For some reason I always want to punch myself in the face after using the descriptor ‘crisp tender,’ but I can think of no other phrase that sums up that ideal quality of the perfectly cooked vegetable so precisely. At least no concise phrase–we could always go with ‘not mushy/schmooshy but not undercooked either, slightly bitey but not tough, with a soft crunch, but by ‘soft’ I don’t mean ‘soggy’ and by ‘crunch’ I don’t mean like a potato chip.’

Anyway, make sure to season the asparagus with salt and pepper as it cooks.

Set the cooked asparagus aside.

At this point, I used the same skillet to cook up a couple steaks.

A little more prep, and we’re ready to get this served up. Locate the nearest pair of man-hands, and kindly request that they grate up mountains of Parmesan.

More! More! I said ‘mountains,’ not ‘one lonely hillside’!

That’s better. Thank you, man-hands.

Zest the lemon:

Pause to inhale the wonderful tangy smell of that golden pile. Mmmm.

Finally, put the garlic through a garlic press or mince it up really, really finely.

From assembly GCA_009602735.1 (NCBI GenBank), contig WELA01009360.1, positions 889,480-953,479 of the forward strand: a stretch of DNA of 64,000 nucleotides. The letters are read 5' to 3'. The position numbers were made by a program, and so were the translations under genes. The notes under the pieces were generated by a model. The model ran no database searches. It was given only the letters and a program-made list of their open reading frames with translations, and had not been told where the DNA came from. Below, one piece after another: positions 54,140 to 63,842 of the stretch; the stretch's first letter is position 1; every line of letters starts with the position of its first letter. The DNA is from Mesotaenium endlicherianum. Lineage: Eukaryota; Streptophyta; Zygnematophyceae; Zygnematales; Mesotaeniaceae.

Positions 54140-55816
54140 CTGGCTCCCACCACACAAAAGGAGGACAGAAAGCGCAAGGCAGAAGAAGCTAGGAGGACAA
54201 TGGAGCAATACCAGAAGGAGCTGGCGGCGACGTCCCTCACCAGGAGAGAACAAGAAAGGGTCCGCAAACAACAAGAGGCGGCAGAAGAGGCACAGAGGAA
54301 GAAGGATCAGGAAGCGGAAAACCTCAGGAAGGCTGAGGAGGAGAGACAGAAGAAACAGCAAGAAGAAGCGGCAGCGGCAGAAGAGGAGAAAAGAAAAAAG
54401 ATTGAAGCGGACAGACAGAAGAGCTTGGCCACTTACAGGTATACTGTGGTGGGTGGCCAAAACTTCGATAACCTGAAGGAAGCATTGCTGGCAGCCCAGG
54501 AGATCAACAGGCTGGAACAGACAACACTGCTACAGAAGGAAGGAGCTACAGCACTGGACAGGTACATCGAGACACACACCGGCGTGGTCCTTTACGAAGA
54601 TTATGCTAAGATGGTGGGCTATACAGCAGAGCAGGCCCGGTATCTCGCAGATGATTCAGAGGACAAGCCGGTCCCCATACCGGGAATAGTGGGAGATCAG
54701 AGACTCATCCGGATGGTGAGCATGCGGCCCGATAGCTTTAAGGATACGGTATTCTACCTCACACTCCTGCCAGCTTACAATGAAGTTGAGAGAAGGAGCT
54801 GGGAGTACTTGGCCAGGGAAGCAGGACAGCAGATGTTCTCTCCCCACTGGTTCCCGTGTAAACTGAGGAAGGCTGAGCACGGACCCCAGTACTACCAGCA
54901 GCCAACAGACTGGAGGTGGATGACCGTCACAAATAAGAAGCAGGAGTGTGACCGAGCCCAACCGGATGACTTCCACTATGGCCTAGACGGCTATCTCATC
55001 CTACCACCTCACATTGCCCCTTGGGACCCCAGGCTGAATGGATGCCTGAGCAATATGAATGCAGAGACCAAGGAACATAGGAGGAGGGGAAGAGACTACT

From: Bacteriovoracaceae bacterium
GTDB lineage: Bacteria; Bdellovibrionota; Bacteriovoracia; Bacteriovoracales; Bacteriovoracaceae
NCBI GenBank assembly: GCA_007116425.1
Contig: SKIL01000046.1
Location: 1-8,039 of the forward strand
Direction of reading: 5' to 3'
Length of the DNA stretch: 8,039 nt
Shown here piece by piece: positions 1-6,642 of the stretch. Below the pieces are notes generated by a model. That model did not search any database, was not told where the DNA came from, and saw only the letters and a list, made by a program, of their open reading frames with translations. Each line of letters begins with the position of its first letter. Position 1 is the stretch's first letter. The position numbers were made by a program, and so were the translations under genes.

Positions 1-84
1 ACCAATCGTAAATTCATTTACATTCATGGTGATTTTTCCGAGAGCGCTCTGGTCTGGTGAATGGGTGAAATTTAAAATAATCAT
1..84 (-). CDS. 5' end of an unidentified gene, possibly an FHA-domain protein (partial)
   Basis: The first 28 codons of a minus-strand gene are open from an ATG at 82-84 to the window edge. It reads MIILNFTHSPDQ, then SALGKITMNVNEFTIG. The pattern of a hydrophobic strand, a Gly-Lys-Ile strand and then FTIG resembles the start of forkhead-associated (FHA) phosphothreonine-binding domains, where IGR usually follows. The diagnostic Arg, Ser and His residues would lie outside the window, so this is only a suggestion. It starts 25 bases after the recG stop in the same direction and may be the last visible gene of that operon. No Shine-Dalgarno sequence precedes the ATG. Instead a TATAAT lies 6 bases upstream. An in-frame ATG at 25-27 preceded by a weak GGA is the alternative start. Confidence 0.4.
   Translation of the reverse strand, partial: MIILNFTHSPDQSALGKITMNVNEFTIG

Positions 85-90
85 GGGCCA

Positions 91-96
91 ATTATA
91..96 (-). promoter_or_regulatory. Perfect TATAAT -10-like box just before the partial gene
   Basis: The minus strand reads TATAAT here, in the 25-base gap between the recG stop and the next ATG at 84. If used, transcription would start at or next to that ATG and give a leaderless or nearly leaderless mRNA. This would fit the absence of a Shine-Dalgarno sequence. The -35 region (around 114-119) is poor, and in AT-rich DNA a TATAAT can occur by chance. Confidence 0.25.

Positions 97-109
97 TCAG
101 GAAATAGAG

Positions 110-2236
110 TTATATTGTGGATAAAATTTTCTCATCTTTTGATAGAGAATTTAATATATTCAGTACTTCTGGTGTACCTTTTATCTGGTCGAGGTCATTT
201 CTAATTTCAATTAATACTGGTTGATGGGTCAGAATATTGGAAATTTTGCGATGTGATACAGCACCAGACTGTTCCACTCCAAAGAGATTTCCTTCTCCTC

Now it’s just a matter of throwing everything together. Return the cooked orzo to the pot. Stir in the Parmesan, garlic, lemon zest, 2 remaining tablespoons of olive oil, asparagus, and pasta water.

Add plenty of salt and pepper, to taste. Et voilà, mon petit chou-chou!

You don’t mind if I call you my ‘little chou-chou’, do you?

Great. I didn’t think so.

Serve with fish, steak, chicken . . .

. . . or alone!

Some shrimp stirred in wouldn’t be bad either, now that I think about it.

Load on the extra Parmesan, if you so desire.

Woohoo! The Tudor Room no longer has a monopoly on my orzo experience.

Click here for printer-friendly version: Parmesan Orzo with Asparagus